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Page last updated at 06:15 GMT, Wednesday, 8 August 2012 07:15 UK
Today: Wednesday 8th August

The Bank of England is expected to react to the severity of the double-dip recession by lowering its growth forecast. Missiles have been fired by Egyptian forces in Sinai against suspected Islamic militants. And how old does a book have to be to be classed as a classic?

We are no longer providing clips of every part of the programme but you will be able to listen via the BBC iPlayer .

Business news with Simon Jack: Shares in the scandal-hit Standard Chartered plummeted in London yesterday.


Doctors should try to prevent the wishes of the dead person being overridden, an article in the British Medical Journal states. Dr David Shaw, honorary lecturer at Aberdeen University, explains why he believes a family should not be allowed to change the wishes of a dead relative in donating organs.


Australia has only won four gold medals so far in the Olympic Games. As correspondent Phil Mercer reports, sporting bosses there are now reviewing the team's performances and hoping for a late gold rush.

Business news with Simon Jack.


Satellite images show increased use of heavy weapons in Aleppo, raising urgent concerns over the welfare of Syrian civilians, Amnesty International says. Guardian journalist Martin Chulov, who is in the Syrian city, reports on the continuing battle between government forces and rebels.

Sport news with Rob Bonnet.


The public should be helped to play a more constructive role with low-level anti-social behaviour, the Royal Society of Arts believes. Conservative politician Shaun Bailey, government adviser on youth and crime, and Paul McKeever, of the Police Federation, debate whether the police should help train the public to deal with anti-social behaviour.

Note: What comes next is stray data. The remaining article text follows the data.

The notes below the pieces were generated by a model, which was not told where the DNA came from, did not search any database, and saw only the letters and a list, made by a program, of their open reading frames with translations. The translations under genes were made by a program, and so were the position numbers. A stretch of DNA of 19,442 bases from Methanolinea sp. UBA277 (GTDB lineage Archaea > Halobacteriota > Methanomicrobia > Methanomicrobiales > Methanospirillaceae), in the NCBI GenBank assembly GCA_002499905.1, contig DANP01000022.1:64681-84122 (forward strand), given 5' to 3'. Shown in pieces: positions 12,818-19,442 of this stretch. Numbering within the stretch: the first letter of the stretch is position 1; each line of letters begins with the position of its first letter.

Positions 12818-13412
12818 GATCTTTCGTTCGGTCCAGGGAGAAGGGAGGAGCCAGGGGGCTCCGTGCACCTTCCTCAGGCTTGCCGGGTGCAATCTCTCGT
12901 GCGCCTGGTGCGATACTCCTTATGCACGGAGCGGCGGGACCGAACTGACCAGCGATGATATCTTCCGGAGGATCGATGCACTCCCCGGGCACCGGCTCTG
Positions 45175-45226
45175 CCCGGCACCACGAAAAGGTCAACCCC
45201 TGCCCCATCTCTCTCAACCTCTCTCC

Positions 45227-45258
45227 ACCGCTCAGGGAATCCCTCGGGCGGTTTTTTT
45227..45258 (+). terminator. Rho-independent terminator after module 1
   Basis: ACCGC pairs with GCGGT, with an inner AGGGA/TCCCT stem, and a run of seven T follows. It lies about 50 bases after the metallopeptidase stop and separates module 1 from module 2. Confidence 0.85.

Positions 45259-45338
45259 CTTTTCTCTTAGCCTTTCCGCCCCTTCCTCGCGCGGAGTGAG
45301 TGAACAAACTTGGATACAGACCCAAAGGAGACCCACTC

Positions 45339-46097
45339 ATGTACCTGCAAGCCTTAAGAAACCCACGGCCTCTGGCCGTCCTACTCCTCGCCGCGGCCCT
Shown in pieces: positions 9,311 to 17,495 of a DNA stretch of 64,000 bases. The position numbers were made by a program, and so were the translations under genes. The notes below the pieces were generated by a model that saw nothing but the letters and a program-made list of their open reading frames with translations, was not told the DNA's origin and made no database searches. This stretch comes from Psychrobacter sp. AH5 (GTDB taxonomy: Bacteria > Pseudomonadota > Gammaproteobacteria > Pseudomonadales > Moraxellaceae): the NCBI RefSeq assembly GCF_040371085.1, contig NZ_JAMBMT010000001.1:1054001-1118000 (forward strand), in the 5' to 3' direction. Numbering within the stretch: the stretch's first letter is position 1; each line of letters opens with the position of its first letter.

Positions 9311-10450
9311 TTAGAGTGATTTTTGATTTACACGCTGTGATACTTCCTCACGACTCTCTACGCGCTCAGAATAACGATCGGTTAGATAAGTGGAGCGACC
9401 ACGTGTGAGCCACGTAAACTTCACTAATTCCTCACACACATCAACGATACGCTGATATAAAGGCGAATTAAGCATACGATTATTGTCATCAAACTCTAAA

The paper review.


Team GB has recorded its highest Olympics gold medal haul since 1908. Author Lynne Truss, who was one of those who had had doubts about British medal glory, gives her impressions as Team GB has reached 22 gold medals so far.

Thought for the day with The Reverend Dr Michael Banner, Dean and Fellow of Trinity College, Cambridge.

Cyclist Sir Chris Hoy says Britain's success at the 2012 Olympic Games is "incredible". Craig Burn, chief executive of Scottish cycling, and cycling commentator Simon Brotherton discuss what the impact of the seven track cycling gold medals in London could be.


The Bank of England is expected to react to the severity of the double-dip recession by lowering its growth forecast. Economics editor Stephanie Flanders give her analysis of the newsand Sir Richard Lambert, former director-general of CBI, discusses what can he thinks should be done to increase growth in the British economy.

What are the options for a retiring athlete? Emma Mitchell, performance lifestyle adviser for the English Institute of Sport, and the former triple jumper Ashia Hansen, discuss life after sport.

The price of shares in British bank Standard Chartered has fallen sharply after financial regulators in New York accused it of hiding more than $250bn in illegal transactions with Iran. Economist Mehrdad Emadi gives his thoughts on whether the bank can move on from the issue.

Sport news with Rob Bonnet.

Amnesty International has published evidence of the weight of the Syrian government attack on Aleppo, using satellite imagery. Dr Scott Edwards, who oversees the satellite technology programme at Amnesty, describes their findings.

Business news with Simon Jack.

Cycling has been a big success for Team GB on the road and on the track. Ayesha McLelland, a young BMX rider, and Julian Allen, a racer for more than 20 years, discuss Team GB's hopes of another cycling medal as the BMX events start at the Olympics.

Athletes hailing from Yorkshire have won 10 medals so far in the Olympic Games. Nick Westby, a Yorkshire Post sports reporter covering the Olympics, gives his thoughts on why the region produces so many Olympic medal winners.


Nick Hornby's novel Fever Pitch is being republished as a Penguin Classic. John Sutherland, professor of English Literature at UCL, and author Fay Weldon, debate what it should take for a novel to be classed as a classic.

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